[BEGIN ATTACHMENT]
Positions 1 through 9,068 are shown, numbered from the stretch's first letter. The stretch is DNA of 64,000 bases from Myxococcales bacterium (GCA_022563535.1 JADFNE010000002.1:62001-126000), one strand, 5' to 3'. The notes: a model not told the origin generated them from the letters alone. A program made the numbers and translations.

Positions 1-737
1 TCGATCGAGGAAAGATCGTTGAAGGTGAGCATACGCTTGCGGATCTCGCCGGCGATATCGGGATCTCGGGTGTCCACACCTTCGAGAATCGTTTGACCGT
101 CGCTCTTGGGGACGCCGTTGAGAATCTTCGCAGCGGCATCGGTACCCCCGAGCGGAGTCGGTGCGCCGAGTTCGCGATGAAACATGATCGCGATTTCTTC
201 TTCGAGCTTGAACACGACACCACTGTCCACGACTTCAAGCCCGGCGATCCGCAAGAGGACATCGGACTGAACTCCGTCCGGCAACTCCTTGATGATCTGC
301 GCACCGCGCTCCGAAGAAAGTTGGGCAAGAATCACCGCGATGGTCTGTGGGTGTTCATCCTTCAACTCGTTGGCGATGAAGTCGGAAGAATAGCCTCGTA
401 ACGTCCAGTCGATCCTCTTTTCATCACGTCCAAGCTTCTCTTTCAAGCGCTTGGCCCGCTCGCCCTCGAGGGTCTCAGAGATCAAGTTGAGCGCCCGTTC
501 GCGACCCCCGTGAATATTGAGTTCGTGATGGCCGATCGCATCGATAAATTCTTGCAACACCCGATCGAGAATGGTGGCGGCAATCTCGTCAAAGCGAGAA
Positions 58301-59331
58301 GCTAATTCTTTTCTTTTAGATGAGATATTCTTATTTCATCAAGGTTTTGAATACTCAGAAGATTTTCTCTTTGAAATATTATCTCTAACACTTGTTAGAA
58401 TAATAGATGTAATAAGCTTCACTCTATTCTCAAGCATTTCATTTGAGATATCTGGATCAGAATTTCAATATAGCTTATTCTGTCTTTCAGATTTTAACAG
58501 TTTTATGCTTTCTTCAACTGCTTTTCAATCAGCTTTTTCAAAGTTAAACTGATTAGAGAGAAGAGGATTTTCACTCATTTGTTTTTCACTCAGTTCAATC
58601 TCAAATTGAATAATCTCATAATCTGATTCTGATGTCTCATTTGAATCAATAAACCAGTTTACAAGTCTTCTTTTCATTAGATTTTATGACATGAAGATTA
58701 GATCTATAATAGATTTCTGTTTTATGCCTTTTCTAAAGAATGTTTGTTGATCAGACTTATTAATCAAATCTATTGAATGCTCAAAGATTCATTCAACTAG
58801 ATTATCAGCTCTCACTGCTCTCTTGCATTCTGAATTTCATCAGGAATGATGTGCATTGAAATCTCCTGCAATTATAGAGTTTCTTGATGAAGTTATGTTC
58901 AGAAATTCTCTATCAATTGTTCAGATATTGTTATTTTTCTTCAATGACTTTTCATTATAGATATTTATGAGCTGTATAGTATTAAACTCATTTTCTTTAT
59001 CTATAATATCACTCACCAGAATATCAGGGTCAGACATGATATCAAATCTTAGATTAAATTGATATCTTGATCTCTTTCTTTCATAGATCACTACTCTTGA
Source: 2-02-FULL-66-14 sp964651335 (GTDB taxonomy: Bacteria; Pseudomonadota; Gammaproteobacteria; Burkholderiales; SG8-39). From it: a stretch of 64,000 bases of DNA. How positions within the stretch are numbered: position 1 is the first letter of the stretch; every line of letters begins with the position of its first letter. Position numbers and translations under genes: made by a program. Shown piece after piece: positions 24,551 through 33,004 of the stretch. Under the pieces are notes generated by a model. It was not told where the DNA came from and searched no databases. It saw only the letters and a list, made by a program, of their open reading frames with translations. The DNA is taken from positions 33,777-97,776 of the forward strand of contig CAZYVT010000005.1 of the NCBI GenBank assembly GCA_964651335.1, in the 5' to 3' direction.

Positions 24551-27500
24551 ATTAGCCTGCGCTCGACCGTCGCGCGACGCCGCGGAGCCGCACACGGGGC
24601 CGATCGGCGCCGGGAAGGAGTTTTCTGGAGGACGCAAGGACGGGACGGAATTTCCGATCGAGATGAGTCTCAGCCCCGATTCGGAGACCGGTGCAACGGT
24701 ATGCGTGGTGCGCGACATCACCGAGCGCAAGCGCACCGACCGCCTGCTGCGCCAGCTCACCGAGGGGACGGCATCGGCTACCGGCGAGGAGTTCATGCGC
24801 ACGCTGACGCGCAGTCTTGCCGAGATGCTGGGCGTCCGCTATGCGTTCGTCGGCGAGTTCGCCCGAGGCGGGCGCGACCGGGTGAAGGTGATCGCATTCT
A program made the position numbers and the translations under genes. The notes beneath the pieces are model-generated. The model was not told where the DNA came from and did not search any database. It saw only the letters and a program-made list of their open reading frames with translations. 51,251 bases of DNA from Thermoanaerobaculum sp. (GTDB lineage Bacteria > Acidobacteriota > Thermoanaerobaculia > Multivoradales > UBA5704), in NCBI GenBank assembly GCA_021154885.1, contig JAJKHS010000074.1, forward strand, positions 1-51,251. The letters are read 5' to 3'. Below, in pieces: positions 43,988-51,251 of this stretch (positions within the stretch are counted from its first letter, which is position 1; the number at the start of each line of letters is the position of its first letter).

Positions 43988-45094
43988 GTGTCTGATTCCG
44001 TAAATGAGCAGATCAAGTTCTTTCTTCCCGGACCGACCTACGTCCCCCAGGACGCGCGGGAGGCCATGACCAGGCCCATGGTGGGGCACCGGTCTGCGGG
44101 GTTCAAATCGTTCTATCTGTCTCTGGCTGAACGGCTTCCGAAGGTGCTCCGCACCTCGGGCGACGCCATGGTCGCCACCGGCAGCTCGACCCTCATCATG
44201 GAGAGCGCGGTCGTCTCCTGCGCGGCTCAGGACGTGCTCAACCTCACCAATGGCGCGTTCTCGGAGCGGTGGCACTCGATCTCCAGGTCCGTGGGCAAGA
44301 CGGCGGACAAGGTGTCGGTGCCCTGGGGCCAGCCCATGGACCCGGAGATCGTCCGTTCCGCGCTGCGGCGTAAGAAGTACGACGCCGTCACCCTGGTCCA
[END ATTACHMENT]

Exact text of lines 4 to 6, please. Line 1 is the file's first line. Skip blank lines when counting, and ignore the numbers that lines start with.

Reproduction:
101 CGCTCTTGGGGACGCCGTTGAGAATCTTCGCAGCGGCATCGGTACCCCCGAGCGGAGTCGGTGCGCCGAGTTCGCGATGAAACATGATCGCGATTTCTTC
201 TTCGAGCTTGAACACGACACCACTGTCCACGACTTCAAGCCCGGCGATCCGCAAGAGGACATCGGACTGAACTCCGTCCGGCAACTCCTTGATGATCTGC
301 GCACCGCGCTCCGAAGAAAGTTGGGCAAGAATCACCGCGATGGTCTGTGGGTGTTCATCCTTCAACTCGTTGGCGATGAAGTCGGAAGAATAGCCTCGTA